In the late eighteenth century, Robert Barker, an Irish portrait and landscape painter living in Edinburgh, had a brilliant idea. He would paint a 360° view of London (making sure to get the perspective right), enclose it in a circular room, and charge an admission fee. Amazingly, the idea worked. Barker had invented (and eventually secured a patent upon) the panorama. The panorama proved to be wildly successful, and variations were created. The moving panorama had rollers, allowing the scene to slowly move past a stationary audience and create the illusion of motion; the diorama, the main source of income for its inventor, Louis Daguerre, early in his career, used tricks of light to dissolve from scene to scene. There was money to be made in the panorama business, and a man named John Banvard was determined to cash in. The story of Banvard, an actor, stage set painter, and Mississippi river rat, makes up a chapter of Paul Collins’ Banvard’s Folly: Thirteen Tales of Renowned Obscurity, Famous Anonymity, and Rotten Luck. I’ve been longing for this book ever since I read Collins’ essay on the Symmes’ hollow earth theory, back when its working title was Loser. Collins calls the moving panorama "the birth of motion pictures":
The public was enthralled, and so was Banvard: he had the heady rush of an artist working at the dawn of a new media. Emboldened by his early successes, the twenty-seven-year-old painter began preparations for a painting so enormous and so absurdly ambitious that it would dwarf any attempted before or since: a portrait of the Mississippi River.
Banvard’s panorama — purportedly three miles long, featuring not just the river and scenery, but houses, horses, people — was a huge success in Boston, making Banvard one of the richest artists in America, if not the world. When he attempted to start a museum in New York, however, he was out-spent, out-spectacled, out-drawn, and run into the ground by that genius of promotion, Phineas Taylor Barnum.
Banvard’s legacy is scant. He was briefly famous enough to feature in popular literature. Like Revolutionary War officer Lambert Cadwalader and "I think that I shall never see / A poem as lovely as a tree" poet Joyce Kilmer, Banvard had a Liberty Ship named after him during World War II. (Unlike Kilmer, Banvard was not mocked in Daniel Pinkwater‘s The Snarkout Boys and the Baconburg Horror.) Science fiction madman R. A. Lafferty wrote a story suggesting that the Mississippi canvas was not actually painted, but instead a photographic record from another time. And Banvard himself wrote that one of his canvases was the first subject of a chromolithograph in the United States.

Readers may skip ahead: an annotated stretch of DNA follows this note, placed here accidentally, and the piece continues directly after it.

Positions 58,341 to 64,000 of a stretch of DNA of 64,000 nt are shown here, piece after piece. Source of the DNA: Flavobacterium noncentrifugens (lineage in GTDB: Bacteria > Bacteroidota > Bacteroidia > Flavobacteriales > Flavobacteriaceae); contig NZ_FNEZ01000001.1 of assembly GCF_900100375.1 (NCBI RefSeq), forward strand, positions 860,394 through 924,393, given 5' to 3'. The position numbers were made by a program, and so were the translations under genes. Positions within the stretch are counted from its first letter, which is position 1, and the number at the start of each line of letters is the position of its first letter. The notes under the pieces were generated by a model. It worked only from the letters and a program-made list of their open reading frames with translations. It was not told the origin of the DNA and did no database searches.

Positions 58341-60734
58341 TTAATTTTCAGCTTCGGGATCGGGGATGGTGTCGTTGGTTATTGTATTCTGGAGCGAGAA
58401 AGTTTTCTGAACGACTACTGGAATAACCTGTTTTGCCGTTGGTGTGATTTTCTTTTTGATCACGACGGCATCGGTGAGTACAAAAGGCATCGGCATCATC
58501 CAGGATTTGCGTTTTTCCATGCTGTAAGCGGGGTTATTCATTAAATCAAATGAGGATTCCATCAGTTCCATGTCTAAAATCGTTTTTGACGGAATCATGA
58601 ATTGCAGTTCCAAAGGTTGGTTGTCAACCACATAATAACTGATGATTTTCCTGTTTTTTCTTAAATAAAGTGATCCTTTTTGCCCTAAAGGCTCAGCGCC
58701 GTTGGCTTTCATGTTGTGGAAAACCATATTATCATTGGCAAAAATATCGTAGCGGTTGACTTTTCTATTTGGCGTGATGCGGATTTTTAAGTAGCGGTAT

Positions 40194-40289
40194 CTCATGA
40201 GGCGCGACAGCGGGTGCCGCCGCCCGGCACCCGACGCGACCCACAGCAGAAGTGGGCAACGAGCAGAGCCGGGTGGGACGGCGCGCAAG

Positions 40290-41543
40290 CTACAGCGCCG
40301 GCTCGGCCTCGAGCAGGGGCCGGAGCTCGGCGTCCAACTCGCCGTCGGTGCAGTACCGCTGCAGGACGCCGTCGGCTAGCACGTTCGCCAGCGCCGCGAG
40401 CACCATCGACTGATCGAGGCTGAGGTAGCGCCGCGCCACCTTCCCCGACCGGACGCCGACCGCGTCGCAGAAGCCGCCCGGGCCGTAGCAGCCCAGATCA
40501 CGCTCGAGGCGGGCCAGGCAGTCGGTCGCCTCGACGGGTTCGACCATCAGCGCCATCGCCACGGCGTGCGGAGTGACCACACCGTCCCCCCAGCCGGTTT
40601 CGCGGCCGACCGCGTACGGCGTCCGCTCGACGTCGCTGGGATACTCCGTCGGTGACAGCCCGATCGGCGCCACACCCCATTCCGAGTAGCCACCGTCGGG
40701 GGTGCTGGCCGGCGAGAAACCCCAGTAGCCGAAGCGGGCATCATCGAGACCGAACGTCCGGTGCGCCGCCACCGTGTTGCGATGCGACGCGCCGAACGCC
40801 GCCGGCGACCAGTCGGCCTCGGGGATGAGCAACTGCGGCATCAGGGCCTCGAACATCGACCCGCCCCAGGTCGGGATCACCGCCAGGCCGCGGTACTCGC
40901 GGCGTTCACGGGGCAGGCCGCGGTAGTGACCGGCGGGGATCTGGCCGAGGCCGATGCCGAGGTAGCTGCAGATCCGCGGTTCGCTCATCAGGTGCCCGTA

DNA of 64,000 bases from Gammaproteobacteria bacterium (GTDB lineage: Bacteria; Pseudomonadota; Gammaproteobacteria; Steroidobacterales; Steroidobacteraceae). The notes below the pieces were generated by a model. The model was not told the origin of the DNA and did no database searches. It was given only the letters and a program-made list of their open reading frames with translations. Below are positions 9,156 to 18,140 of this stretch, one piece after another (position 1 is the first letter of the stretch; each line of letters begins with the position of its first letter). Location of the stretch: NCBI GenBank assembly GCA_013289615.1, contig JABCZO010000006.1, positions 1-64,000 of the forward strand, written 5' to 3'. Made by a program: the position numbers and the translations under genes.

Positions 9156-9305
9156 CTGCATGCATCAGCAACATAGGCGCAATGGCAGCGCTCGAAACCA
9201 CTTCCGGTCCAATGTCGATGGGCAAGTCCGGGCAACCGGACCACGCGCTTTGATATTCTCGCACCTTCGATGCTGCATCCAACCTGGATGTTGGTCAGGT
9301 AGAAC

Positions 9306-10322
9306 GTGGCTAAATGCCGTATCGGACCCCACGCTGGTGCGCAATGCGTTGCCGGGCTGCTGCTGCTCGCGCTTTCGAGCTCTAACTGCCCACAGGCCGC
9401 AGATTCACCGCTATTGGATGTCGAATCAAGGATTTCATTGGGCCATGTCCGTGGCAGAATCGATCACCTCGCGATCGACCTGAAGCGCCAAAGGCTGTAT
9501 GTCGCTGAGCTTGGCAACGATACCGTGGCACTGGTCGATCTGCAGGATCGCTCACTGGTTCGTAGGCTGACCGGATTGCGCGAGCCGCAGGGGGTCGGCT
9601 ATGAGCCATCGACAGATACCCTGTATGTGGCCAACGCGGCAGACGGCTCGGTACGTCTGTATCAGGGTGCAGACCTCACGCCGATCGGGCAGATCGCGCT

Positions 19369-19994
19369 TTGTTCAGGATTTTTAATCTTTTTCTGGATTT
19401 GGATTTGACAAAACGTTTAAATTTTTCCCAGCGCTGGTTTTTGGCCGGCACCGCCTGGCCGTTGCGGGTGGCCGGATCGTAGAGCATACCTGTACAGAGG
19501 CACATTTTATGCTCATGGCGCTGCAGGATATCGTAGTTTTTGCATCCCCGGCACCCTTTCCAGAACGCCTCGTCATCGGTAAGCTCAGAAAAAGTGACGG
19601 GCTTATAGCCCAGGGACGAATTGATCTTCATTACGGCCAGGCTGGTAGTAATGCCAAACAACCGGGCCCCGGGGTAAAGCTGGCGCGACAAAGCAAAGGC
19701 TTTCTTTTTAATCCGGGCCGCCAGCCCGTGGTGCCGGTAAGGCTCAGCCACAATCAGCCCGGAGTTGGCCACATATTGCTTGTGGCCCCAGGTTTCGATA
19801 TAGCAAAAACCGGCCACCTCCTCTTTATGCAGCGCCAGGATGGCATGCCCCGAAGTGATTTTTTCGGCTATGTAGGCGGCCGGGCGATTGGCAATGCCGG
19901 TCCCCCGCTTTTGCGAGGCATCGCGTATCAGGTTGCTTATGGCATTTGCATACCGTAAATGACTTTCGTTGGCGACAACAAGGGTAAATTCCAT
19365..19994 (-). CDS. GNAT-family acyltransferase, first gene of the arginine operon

The chromolithograph was a method of printmaking that came close to replicating the color and texture of a painting. But wasn’t the panorama’s immersion — and, in the case of the diorama, the illusion of motion — part of the draw? The first panorama I ever heard of was the Panorama Mesdag, which makes a brief appearance Bruce Sterling’s marvelous essay, "My Rihla"; Sterling reports that the trompe l’oeil is still effective. A lauded marine artist, Mesdag was commissioned by a group of Belgian entrepreneurs, a risky business venture designed to capitalize on the newest advances in media technology. Throughout the nineteenth century, artists created a vast range of panoramas — from the Panorama of a South Sea Whaling Voyage to arctic scenes to a panoramic interpretation of Bunyan’s Pilgrim’s Progress. It was a mass medium, frequently used to depict recent spectacular events and views from foreign climes. (Julian Barnes‘ suggestion of "Messrs Marshall’s Marine Peristrephic Panorma of the Wreck of the Medusa French Frigate and the Fatal Raft" in The History of the World in 10 1/2 Chapters appears to be fictitious, but it’s in keeping with the tenor of the times.) Perhaps it was just a desire to have a souvenir of something famous that created the demand for the chromos of Banvard’s work. Banvard’s museum didn’t last six months when he went head-to-head with Barnum; it, like the painter himself, was bankrupted. Banvard was buried in a pauper’s grave in South Dakota. The panorama disappeared entirely from public view (and the public imagination) after the invention of the magic lantern in the 1890s; the true moving picture rendered it obsolete. One has a pick of stories about the fate of Banvard’s canvas; perhaps it was completely destroyed, shredded to make insulation for houses, or perhaps it was broken up, used anonymously as stage backdrops for two-bit theater companies throughout the Midwest. Once it had thrilled thousands.